Belagavi border dispute between Maharashtra and Karnataka
- The decades-old dispute between Karnataka and Maharashtra over the Belagavi or as Maharashtra likes to call it the Belgaum district, is back in the headlines.
- Belgaum or Belagavi is currently part of Karnataka but is claimed by Maharashtra.
- In 1957, slighted by the implementation of the States Reorganisation Act, 1956, Maharashtra demanded readjustment of its border with Karnataka.
- Maharashtra invoked Section 21 (2) (b) of the Act and submitted a memorandum to the Ministry of Home Affairs stating its objection to Marathi- speaking areas being added to Karnataka.
- It claimed an area of 2,806 square miles that involved 814 villages, and three urban settlements of Belagavi, Karwar and Nippani with a total population of about 6.7 lakh, all part of the Mumbai Presidency before independence.
- The villages are spread across Belagavi and Uttar Kannada in north-western Karnataka, and Bidar and Gulbarga districts in north-eastern Karnataka — all bordering Maharashtra.
- Later, when a four-member committee was formed by both States, Maharashtra expressed willingness to transfer predominantly Kannada-speaking 260 villages with a population of about 3.25 lakh and total area of 1,160 square miles.
- This was in lieu of accepting its demand for 814 villages and three urban settlements, which was turned down by Karnataka.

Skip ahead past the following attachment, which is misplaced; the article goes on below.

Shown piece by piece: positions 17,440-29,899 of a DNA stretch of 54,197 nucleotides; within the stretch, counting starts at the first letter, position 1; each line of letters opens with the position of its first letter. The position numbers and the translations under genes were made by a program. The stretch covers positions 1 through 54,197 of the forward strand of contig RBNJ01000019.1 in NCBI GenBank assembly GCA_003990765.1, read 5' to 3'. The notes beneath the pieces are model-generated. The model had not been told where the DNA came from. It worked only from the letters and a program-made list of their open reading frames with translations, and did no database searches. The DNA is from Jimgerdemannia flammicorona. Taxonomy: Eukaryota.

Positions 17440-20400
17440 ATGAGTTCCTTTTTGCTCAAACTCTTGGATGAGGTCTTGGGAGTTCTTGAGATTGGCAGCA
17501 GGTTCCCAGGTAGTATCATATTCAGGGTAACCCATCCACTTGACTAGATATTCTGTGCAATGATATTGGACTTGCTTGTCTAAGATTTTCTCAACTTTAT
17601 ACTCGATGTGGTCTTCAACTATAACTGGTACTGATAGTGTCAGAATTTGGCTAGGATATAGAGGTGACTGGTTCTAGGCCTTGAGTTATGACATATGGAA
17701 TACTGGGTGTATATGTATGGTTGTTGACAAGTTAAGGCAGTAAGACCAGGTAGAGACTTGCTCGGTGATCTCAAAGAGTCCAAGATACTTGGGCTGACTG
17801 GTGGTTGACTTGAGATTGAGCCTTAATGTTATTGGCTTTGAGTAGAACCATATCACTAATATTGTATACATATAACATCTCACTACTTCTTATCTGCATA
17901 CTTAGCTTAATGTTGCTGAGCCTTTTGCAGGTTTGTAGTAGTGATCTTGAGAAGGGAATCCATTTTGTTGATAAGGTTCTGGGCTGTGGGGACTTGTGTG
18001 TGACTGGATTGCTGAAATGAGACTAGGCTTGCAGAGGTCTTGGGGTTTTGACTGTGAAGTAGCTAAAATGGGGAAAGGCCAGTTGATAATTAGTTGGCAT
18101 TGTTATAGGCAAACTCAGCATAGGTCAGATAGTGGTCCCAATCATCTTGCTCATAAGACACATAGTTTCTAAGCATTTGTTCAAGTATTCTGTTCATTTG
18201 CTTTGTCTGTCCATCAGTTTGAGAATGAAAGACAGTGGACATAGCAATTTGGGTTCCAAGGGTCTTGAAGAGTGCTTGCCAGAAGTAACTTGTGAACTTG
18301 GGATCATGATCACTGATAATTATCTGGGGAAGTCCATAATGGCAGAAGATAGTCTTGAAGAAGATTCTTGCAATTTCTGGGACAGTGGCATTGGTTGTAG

Basis of Maharashtra’s Claim:
- Maharashtra’s claim to seek the readjustment of its border was on the basis of contiguity, relative linguistic majority and wishes of the people. If the claim over Belagavi and surrounding areas was based on Marathi-speaking people and linguistic homogeneity, it laid its claim over Karwar and Supa where Konkani is spoken by citing Konkani as a dialect of Marathi.
- Its argument was based on the theory of villages being the unit for calculation and enumerated linguistic population in each village. Maharashtra also points out the historical fact that the revenue records in these Marathi-speaking areas are also kept in Marathi.
- Karnataka has argued that the settlement of boundaries as per the States Reorganisation Act is final.
- The boundary of the State was neither tentative nor flexible. The State argues that the issue would reopen border issues that have not been contemplated under the Act, and that such a demand should not be permitted.
Steps Taken to Resolve the Issue:
- In 1960, both States agreed to set up a four-man committee with two representatives from each State. Except on the issue of contiguity, the committee could not arrive at a unanimous decision.
- Between the 1960s and 1980s, chief ministers of Karnataka and Maharashtra have met several times to find a solution to the vexed issue but with no avail.
Response of Union Government:
- The central government constituted the Mahajan Committee in 1966 to assess the situation. Representatives from both sides, Maharashtra and the then Mysore state were part of the committee.
- In 1967, the committee recommended that some villages in Karwar, Haliyal and Suparna talukas of Karnataka be given to Maharashtra but left Belagavi with the southern state.
Response of the Supreme Court:
- In 2006, the Supreme Court held that the issue should be resolved through mutual negotiation and that linguistic criterion should not be considered as it may create more practical problems.
- The case is still being heard by the Supreme Court.